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As one marketing expert once said: 'Active participation on LinkedIn is the best way to say: "Look at me!" without saying "Look at me!"' If you set your profile up professionally, take a creative approach and spend time updating it regularly, your chances of being noticed will be greatly increased.
With more than 500 million users, it’s easy to blend in on LinkedIn. Here are four ways to make your profile stand out.
1. Fill in the blanks
Firstly, make sure your profile is complete, that your picture is professional and that you include all the information about your work experience and the skills you’ve acquired. Alice Jakins, a freelance digital workflow facilitator who relies on LinkedIn as a way to find work, says the essentials for any LinkedIn profile include a punchy intro section and testimonials from people you’ve worked with.
2. Keep it fresh
Keeping your career information up to date on your LinkedIn profile makes you 18 times more likely to be found in searches by recruiters and other users. Don’t neglect your profile. Find ways to keep adding to it, perhaps by posting your own content or sharing interesting pieces related to your line of work.
Alice aims to write a post at least once every two weeks, but her goal is to create two posts a week and to share at least three industry-specific post per week. But, don’t let quantity trump quality. Your profile will be a representation of your personal brand. 'I compiled copy but I knew it could be better so I invested in a copywriter who refined my words. This helped me share a punchier intro,' says Alice.
3. Look for inspo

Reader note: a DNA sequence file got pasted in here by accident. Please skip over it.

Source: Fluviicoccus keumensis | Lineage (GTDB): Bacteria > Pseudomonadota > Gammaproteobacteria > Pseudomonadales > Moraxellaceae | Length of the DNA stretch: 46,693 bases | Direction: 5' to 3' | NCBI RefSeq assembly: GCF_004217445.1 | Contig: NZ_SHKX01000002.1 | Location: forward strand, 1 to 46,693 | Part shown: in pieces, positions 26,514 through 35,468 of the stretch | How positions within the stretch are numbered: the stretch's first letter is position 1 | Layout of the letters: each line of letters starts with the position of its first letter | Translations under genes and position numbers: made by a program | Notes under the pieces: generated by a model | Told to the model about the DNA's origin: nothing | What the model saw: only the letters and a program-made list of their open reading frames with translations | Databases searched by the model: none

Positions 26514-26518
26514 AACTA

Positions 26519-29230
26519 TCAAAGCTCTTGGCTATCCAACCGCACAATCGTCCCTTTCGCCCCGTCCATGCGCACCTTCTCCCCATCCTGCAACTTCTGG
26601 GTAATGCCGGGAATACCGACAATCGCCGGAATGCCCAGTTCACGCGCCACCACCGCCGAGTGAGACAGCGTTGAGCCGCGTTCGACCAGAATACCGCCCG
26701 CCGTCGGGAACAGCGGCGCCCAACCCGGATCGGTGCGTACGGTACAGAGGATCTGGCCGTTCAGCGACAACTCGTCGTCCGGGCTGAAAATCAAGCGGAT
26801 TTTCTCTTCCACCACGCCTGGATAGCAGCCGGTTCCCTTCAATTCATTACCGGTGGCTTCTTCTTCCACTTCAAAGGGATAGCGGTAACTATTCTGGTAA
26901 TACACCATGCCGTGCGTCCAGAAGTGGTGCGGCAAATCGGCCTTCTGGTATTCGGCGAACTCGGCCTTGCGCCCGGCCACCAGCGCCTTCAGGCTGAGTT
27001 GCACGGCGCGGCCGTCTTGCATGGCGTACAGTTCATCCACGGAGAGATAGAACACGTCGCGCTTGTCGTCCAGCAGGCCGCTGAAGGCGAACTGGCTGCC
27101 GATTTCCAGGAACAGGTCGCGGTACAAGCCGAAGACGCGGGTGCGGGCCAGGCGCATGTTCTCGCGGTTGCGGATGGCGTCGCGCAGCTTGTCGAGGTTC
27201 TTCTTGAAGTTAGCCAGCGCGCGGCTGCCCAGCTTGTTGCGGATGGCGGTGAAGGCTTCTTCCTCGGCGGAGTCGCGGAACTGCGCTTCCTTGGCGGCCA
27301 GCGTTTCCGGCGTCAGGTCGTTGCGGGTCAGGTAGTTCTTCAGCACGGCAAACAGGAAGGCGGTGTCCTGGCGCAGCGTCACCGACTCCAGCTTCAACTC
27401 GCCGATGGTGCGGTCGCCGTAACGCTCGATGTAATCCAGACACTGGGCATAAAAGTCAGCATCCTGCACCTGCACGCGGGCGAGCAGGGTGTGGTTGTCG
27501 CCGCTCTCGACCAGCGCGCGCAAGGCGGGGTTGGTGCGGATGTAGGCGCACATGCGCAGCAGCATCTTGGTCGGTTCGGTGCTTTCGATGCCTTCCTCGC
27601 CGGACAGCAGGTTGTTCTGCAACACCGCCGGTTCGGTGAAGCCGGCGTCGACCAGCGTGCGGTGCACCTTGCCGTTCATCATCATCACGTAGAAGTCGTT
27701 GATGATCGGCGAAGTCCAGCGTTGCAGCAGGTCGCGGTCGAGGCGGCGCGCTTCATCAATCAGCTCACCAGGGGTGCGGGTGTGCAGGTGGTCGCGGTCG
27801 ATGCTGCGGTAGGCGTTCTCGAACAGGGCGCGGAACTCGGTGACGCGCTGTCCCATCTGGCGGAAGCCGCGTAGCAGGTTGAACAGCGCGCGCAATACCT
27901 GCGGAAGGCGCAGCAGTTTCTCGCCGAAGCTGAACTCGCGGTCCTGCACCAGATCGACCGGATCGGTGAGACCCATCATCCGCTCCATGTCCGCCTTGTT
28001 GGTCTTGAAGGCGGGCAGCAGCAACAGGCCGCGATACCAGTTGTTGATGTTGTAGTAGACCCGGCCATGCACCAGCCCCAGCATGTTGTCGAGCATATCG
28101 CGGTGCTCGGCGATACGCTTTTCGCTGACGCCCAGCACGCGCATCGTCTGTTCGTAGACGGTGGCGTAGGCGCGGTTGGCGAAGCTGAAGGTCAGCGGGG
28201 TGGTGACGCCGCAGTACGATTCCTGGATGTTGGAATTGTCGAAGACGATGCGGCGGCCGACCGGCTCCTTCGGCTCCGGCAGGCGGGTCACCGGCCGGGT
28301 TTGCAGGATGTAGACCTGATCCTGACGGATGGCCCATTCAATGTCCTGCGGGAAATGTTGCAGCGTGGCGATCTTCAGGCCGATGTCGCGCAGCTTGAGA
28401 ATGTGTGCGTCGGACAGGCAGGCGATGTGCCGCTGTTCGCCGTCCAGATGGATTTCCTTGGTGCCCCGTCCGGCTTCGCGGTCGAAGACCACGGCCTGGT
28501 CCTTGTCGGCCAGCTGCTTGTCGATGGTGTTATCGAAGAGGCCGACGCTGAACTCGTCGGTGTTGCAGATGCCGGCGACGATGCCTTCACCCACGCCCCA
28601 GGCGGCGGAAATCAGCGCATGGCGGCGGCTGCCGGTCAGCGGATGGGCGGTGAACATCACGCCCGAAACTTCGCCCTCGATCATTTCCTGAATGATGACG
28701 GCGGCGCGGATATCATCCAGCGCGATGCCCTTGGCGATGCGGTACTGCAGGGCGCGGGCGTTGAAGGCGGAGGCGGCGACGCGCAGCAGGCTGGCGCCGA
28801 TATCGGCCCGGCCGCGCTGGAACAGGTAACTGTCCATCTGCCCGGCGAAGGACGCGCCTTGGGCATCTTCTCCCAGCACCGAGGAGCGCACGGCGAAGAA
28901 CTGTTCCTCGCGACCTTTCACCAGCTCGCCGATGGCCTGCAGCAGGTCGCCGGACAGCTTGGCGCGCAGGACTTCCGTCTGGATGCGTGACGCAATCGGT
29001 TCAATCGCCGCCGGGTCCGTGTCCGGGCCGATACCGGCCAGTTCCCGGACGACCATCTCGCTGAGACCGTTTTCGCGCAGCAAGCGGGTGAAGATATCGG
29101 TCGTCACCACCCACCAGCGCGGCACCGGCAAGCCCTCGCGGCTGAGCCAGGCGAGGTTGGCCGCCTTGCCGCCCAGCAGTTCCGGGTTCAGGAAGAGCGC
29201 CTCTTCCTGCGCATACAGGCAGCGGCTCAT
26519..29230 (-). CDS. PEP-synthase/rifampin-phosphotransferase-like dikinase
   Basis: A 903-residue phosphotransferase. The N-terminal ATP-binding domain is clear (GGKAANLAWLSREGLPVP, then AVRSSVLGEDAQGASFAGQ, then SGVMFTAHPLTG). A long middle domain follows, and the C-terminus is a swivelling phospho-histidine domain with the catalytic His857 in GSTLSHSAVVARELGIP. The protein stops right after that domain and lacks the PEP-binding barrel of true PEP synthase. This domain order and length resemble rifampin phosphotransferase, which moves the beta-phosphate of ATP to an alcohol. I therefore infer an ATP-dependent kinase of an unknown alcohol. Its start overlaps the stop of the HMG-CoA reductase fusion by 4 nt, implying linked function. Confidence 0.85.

Connect with others in your field whose profiles really stand out to you and think about what it is that you like, then how you can apply similar strategies to your profile. Richard Branson is a 'hot favourite' for Alice. LinkedIn recommends millennials follow Dan Schawbel for advice on how to craft your personal brand.
4. But be original
For years, the most overused word on LinkedIn has been 'motivated'. Consider looking for a better way to describe your drive and other skills so that your summary, headline and other bits of information on your profile are a breath of fresh air for those viewing hundreds of profiles every day.
Robbie Abed, author of LinkedIn: How to Build Relationships and Get Job Offers Using LinkedIn: A No BS Guide to LinkedIn, says: 'Your summary needs to sell you, but it needs to do it authentically. Start at the beginning. Share your values. Have a sense of humour. Be a real living, breathing person with goals, ambitions, fears, interests, skills and hobbies. After reading your summary, your viewers should feel like they’ve just met you for a friendly chat over a cup of coffee.'
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